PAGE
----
8-year-old killed by driver asleep at the wheel inspires Florida’s “Drowsy Driving Prevention Week”
Ronshay Dugans was killed by a dozing cement truck driver 15 years ago
TALLAHASSEE, Fla. (WCTV) - It was a horrific crash. A cement truck plowed into the back of a bus filled with children on their way to the Tallahassee Boys and Girls Club.
8-year-old Ronshay Dugans was killed that day, September 5, 2008.
The State of Florida recognizes Drowsy Driving Prevention Week each year during the first week of September in Ronshay’s honor.
“You think over the years that the pain would go away and lessen, but it doesn’t,” her father Ron Dugans said.
Dugans is a wide receivers coach for the FSU football team. The anniversary of Ronshay’s death often comes the same week as the season opener.
“I got very emotional right before the game,” Dugans said of Sunday’s game against LSU. “The tears just started coming down in the locker room before the game.”
Reminders are flashing on digital message boards along Florida Interstates this week and a sign outside the Florida Department of Highway Safety and Motor Vehicles in Tallahassee reminds drivers on busy Apalachee Parkway “Don’t Sleep at the Wheel.”
“The first time I saw one of those signs going down the highway, I’m like wow,” Dugans said. “It’s because of my daughter. It makes you feel better because you can help prevent somebody’s family member from losing their life.”
Ronshay’s aunt, Josie West, says it brings great comfort to her family to know this awareness campaign is still having an impact and saving lives 15 years later.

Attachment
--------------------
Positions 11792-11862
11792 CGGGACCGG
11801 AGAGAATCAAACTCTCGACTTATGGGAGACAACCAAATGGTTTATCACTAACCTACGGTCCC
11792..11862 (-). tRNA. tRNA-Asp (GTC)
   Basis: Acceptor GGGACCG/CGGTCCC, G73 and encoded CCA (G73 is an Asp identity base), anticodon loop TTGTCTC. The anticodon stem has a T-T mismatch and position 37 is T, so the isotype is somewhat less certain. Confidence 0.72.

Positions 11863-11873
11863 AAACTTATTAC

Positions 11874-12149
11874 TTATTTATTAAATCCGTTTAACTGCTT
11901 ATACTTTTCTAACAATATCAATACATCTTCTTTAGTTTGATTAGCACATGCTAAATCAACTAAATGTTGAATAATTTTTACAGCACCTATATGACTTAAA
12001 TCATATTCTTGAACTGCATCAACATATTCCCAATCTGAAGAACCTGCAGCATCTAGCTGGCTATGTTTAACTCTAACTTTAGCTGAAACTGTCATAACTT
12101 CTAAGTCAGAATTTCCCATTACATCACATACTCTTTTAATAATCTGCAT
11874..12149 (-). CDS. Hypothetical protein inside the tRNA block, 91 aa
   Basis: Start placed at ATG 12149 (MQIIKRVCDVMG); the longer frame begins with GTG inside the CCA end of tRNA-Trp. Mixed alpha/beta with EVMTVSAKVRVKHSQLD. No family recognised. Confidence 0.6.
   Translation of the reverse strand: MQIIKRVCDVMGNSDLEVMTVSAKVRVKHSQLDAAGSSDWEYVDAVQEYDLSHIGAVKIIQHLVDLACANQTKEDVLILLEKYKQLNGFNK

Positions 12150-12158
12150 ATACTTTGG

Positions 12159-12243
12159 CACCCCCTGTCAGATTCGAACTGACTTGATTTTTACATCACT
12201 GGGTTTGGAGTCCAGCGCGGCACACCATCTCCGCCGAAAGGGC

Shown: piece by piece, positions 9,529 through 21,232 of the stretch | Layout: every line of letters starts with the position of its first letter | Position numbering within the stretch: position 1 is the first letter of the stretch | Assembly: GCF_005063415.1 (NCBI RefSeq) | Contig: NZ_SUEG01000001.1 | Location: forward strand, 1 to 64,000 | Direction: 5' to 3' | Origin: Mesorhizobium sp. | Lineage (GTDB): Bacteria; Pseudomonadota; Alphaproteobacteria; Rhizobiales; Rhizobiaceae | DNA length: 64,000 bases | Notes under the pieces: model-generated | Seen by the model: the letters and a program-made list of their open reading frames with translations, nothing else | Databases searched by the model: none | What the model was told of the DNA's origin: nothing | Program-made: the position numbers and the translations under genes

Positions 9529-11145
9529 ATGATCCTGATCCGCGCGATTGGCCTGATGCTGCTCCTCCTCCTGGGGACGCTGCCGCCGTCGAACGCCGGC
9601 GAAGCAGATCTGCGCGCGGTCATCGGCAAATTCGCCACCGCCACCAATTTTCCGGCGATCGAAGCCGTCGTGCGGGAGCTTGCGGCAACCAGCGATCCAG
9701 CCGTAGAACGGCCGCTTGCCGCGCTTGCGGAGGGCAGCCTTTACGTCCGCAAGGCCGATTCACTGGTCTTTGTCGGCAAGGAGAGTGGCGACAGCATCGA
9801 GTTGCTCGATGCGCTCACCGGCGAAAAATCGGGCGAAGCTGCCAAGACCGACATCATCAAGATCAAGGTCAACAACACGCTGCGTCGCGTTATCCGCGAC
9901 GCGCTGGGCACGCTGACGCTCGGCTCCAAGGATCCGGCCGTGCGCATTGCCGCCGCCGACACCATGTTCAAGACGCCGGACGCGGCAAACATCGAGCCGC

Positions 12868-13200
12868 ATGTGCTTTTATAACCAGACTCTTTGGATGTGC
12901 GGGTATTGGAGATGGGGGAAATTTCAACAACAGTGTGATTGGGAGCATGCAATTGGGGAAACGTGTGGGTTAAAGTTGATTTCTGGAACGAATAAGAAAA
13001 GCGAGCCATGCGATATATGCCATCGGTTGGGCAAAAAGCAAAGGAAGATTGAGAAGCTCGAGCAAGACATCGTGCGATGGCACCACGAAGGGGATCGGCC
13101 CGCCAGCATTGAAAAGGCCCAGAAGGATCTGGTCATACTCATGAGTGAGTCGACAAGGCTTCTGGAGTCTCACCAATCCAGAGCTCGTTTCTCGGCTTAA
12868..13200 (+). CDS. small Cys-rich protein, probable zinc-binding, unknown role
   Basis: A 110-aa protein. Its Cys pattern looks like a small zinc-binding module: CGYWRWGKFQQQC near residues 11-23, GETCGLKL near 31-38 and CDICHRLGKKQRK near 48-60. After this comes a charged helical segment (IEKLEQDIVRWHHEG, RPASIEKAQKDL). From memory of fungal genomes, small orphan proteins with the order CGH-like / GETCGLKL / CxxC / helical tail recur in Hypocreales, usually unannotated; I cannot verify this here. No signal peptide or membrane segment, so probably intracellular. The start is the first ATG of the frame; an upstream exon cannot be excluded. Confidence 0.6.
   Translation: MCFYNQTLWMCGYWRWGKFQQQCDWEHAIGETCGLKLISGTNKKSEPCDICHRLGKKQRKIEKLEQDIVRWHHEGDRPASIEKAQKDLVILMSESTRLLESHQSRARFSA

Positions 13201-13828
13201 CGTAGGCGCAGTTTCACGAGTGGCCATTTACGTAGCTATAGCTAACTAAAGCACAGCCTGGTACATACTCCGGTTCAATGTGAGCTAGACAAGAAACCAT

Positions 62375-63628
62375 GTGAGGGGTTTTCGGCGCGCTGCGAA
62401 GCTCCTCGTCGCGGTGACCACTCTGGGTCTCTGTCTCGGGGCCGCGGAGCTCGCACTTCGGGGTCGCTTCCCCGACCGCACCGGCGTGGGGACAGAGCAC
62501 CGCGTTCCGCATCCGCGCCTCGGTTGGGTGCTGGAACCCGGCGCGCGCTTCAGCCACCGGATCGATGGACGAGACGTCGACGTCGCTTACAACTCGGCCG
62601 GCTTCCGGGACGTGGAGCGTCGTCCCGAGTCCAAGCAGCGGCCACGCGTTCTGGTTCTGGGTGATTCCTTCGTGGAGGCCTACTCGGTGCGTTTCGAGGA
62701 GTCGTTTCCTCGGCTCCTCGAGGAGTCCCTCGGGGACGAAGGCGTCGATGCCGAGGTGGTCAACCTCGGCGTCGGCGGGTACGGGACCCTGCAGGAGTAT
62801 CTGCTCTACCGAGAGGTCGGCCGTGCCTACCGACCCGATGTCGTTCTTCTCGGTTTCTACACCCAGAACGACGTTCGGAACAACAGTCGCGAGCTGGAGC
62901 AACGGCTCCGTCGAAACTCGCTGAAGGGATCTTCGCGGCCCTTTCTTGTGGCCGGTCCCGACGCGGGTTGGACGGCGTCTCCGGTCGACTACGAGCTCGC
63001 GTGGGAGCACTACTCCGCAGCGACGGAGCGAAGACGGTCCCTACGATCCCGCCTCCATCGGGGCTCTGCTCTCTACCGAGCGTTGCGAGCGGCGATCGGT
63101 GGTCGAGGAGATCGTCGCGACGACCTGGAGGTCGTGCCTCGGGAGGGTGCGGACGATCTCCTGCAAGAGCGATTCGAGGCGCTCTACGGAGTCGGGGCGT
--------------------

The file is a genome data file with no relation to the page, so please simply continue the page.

“We miss her smile,” West said. “Please remember Ronshay and get enough sleep before you get behind the wheel.”
Ronshay’s family hopes drivers take the drowsy driving warnings to heart and realize the impact they can have on a family.
“Recognize the signs,” Ron Dugans said. “Frequent yawning, drifting into somebody else’s lane, missing an exit, driving too close to somebody ... these are the signs that you need to pull over and get some coffee, get a hotel, you know because you don’t want to put somebody’s life in danger.”
The DHSMV website offers these tips to prevent drowsy driving:
- Get enough sleep before you drive. This is the best way to ensure you can maintain alertness while driving.
- Read the warning label on your medications and do not drive after taking medications that cause drowsiness. Never drive impaired.
- On long trips take a break every 100 miles or two hours. Allow plenty of time to get to your final destination. If possible, use the “buddy system” so you can change drivers when needed.
- You can drink caffeine to increase alertness. Keep in mind, turning up the radio, drinking coffee or rolling down the window may help you feel alert for a short period of time, but are not effective ways to maintain alertness to drive safely in the long run.
- Avoid driving at times when you would normally be asleep. If you are having difficulty focusing, frequent blinking or heavy eyelids, pull over in a safe place to rest before continuing to drive.
- The Florida Department of Transportation maintains multiple rest areas, service plazas, truck comfort stations and welcome centers throughout Florida. These are great places to stop and take a break. For more information, visit fdot.gov/maintenance/restareas.
- If you have been up for 24 hours or more, do not drive. It is not safe for you and others on the road. Take a break and get adequate rest before you travel.
“It’s very important for us,” Dugans said. “We hope nobody’s family has to go through what we’ve gone through.”
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